When Kyrgyzstan’s 2010 revolution was credited with using social media as a way to communicate during protests, it was seen as the beginning of a shift in how political discourse in the country occurred. While the technology was used mostly to communicate rather than to organize and was limited to certain demographics, it still marked the potential for change. At the end of May, the full might of the internet’s ability to create networks, to organize individuals, and to raise up change from the grassroots level was brought to Turkestan.
The Occupy Gezi movement started as a peaceful environmental protest against the destruction of Taksim Gezi park (a small part of the larger Taksim square) and the construction of a shopping mall in its place. This quickly developed into a protest against the Erdogan government’s increasingly repressive leadership when police used force to repress the movement. This action inspired similar protests across the country and transformed the movement into an outlet for those frustrated against the ruling party. The initial response of repression, thanks to information sharing technology, turned a fight for Sycamores into a hyrda-headed movement spreading across the country. The president’s insistence on using conservative and nationalist rhetoric to force the movement to disperse has fallen on deaf ears.This has been called a Turkish Spring by some. Zeynep Tufekci has suggested that “…these are the first protests in Turkey in the post-80 coup era that are less like NAACP-organized civil rights protests, and more like social-media fueled Tahrir protests.”
Such comparisons are useful in this context, but what is happening in Gezi is not what happened in Tahrir and the outcomes will be entirely different. Unlike the Arab Spring, which started as a protest on January 25th, 2011 specifically to protest the Egyptian government and spread across the region, Gezi was born out of an environmental movement. It was only when the government attempted to forcefully repress the movement that the protest evolved into a more general anti-Erdogan movement. This is an important difference. On June 2nd President Erdogan declared that the mall project had been cancelled and that instead a Mosque would be built in Taksim. This was a wonderfully inept response in its ability to 1) not address the environmental issue of the initial protest and 2) ignore the evolution of the protest.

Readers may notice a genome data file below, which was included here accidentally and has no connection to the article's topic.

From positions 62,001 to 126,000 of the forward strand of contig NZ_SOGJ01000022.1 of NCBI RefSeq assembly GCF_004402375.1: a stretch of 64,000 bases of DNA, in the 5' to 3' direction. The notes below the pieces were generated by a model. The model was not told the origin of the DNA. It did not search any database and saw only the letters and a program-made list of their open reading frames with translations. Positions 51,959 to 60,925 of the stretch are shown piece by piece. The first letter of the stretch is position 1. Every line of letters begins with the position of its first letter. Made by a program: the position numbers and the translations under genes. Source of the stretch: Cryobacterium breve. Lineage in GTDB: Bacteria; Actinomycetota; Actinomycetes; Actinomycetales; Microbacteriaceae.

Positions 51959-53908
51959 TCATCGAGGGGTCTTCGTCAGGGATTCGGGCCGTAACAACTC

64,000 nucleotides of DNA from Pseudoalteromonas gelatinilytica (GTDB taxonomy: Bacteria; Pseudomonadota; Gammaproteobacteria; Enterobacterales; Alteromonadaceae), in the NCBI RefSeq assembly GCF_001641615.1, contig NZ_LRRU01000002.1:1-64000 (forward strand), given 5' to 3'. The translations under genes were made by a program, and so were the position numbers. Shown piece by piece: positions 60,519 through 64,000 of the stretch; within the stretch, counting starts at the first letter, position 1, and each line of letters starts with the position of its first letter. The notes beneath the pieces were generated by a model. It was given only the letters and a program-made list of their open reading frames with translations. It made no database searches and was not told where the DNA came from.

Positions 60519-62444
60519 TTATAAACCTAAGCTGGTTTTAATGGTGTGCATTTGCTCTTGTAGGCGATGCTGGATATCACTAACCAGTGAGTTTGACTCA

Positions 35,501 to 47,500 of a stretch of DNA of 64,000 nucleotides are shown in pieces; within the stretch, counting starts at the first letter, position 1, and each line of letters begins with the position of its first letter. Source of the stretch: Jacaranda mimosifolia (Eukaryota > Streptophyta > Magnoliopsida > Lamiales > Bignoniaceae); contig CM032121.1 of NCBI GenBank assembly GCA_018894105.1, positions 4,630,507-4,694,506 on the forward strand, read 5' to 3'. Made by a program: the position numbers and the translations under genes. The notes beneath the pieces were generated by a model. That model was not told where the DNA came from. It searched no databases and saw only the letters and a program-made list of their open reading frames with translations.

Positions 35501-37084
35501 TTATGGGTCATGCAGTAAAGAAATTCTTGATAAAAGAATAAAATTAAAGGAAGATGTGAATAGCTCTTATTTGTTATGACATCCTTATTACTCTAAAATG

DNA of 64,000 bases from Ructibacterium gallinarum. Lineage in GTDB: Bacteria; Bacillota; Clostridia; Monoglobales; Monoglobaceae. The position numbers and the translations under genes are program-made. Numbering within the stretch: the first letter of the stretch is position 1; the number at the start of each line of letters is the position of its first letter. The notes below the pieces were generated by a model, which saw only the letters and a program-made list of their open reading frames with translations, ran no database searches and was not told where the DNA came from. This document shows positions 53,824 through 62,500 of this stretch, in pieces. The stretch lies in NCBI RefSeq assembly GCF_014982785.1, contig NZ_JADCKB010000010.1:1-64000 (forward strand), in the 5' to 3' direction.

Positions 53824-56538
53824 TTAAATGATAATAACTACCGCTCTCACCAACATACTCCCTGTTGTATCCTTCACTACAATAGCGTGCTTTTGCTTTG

Erdogan’s hands have been tied because the protests in Gezi are something new. They exemplify the shift in political discourse that is happening everywhere around us – a shift towards popular movements growing from the “mass amateurization” of the internet. Turkish youths (70% of the population is under 35) have used social media effectively to overcome the weaknesses of the press in the country. The low threshold for participation in groups created by the internet has given momentum to these groups that would otherwise have difficulty forming. The Occupy movements around the world have been a great example of this…but despite it’s name Gezi is not an occupy movement.